a chart of farebox recovery ratios for the best-performing national light rail systems, using 2011 data from the National Transit Database.
The blue line itself has a farebox recovery ratio of 76.4 percent, compared with the overall trolley system’s 57 percent. Boston, the next highest performing system in the nation, has a 49 percent recovery ratio. Los Angeles comes in at 21 percent.
The blue line, clearly, does a great job of recouping its operating expenses.
So, how does that metric fare as a single, catch-all description of a transit line’s effectiveness?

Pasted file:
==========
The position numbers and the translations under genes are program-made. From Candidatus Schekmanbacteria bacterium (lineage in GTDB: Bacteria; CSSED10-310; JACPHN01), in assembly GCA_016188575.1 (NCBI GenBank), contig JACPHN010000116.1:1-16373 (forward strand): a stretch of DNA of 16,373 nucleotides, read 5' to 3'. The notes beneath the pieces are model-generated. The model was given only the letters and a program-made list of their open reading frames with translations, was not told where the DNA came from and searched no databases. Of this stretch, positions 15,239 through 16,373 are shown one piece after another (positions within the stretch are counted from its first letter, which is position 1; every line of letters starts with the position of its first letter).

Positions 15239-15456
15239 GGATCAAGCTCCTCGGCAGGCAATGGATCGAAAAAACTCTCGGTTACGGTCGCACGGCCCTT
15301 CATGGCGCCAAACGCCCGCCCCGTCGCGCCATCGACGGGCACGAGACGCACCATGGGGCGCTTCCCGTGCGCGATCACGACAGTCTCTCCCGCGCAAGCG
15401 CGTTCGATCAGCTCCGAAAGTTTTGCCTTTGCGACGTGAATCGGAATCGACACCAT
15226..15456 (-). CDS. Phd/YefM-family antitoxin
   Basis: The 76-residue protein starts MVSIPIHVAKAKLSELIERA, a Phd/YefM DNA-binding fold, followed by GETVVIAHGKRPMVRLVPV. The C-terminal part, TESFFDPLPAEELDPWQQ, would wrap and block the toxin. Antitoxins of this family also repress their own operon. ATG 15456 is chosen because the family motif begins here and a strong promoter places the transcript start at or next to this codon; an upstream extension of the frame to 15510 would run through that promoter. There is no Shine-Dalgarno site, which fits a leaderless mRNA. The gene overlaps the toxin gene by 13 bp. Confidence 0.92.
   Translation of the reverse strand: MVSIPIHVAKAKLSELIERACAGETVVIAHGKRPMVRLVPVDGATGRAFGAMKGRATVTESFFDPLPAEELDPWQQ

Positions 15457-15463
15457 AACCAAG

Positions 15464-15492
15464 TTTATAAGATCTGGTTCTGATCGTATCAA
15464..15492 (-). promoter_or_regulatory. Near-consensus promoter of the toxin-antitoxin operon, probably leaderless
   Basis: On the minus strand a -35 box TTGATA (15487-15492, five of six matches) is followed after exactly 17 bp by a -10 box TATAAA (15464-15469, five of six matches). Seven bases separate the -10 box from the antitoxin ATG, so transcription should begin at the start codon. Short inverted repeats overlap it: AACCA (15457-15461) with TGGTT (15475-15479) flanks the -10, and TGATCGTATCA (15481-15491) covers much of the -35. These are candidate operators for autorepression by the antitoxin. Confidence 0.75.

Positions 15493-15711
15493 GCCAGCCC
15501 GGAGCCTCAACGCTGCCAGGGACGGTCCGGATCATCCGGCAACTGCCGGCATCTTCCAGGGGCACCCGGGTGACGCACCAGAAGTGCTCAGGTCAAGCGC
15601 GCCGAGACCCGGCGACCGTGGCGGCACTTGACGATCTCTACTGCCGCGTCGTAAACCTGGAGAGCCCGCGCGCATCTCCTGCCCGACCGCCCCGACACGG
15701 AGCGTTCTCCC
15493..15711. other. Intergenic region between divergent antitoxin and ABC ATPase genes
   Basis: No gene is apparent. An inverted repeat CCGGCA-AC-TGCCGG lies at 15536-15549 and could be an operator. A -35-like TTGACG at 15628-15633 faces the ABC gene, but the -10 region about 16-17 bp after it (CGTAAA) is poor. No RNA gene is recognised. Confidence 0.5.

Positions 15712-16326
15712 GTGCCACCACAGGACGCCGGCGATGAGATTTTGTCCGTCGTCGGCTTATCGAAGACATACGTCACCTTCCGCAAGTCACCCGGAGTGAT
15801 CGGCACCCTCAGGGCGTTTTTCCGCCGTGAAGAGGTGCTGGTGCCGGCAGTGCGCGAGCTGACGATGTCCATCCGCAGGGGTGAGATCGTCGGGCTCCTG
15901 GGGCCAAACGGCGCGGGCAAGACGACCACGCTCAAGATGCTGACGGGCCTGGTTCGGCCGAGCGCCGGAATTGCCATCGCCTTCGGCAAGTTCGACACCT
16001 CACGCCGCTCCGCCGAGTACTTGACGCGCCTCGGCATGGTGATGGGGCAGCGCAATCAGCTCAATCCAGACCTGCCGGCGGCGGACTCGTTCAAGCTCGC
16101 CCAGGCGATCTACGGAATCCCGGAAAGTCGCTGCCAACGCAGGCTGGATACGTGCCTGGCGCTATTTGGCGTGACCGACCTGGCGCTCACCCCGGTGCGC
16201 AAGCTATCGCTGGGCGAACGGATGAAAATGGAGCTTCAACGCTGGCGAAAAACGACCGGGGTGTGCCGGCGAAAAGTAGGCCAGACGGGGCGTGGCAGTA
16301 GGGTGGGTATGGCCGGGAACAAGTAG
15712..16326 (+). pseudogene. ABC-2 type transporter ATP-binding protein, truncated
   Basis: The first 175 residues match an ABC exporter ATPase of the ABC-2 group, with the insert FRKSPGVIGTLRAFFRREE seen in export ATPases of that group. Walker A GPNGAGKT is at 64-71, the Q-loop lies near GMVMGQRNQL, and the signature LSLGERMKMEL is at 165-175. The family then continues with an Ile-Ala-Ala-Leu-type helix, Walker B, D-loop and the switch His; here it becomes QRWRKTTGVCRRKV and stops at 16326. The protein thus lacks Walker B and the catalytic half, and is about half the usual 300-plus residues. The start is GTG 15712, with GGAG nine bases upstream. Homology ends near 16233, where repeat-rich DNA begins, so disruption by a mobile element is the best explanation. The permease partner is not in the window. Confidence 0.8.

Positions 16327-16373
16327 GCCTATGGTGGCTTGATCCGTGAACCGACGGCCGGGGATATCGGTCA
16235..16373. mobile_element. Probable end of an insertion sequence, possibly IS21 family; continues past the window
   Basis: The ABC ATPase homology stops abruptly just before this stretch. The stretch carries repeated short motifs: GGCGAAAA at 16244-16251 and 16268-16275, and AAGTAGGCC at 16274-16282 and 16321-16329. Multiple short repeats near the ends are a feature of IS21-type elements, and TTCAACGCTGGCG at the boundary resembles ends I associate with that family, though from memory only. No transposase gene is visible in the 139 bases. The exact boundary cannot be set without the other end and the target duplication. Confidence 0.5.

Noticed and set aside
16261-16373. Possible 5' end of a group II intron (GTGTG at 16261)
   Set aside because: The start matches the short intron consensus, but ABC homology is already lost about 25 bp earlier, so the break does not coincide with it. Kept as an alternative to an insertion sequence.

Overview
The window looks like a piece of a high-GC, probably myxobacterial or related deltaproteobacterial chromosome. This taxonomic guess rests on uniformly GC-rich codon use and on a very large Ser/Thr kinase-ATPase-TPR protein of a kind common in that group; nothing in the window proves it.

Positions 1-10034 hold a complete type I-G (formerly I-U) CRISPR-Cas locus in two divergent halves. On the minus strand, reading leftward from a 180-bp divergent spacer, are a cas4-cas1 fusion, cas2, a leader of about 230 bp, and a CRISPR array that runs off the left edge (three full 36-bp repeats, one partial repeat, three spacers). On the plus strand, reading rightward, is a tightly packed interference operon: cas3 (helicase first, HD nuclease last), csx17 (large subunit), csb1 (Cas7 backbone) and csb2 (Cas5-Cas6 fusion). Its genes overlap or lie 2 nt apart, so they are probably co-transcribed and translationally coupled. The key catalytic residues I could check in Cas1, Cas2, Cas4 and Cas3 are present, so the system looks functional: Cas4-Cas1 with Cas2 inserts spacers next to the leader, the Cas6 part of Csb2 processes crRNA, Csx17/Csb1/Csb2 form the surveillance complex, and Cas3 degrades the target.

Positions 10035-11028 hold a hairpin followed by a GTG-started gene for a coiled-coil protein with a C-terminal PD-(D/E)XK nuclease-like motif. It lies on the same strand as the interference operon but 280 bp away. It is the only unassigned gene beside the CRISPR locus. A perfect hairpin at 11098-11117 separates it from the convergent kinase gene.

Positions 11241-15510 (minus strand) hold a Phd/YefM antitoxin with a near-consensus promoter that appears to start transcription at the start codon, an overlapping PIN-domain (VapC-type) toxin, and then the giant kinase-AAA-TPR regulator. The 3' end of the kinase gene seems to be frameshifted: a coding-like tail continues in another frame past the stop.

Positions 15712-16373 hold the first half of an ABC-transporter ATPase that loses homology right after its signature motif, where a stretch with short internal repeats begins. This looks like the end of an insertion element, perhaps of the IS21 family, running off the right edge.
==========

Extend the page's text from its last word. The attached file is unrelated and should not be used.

“When you look at financing public transit and providing reliable transit, the first thing taxpayers ask is, ‘Does this make sense?'” said Elyse Lowe, executive director of local advocacy group Move San Diego. “Transit relies on its ongoing operating revenue to be successful, so I really think (farebox recovery ratio) is the gold standard because you want to know people are buying in.”
Lowe said one complaint of the trolley system as a whole, including the blue line, is that its stops aren’t located in areas where it’s possible to walk from home, meaning people often have to rely on a car even if they use the trolley on a regular basis.
But the blue line remains effective because it goes all the way to the border, where it begins with thousands of riders using it to access jobs throughout San Diego.
“Clearly it was very smart to build the trolley all the way to the border,” Lowe said.
That decision also reveals another strength of the blue line: its original cost of construction.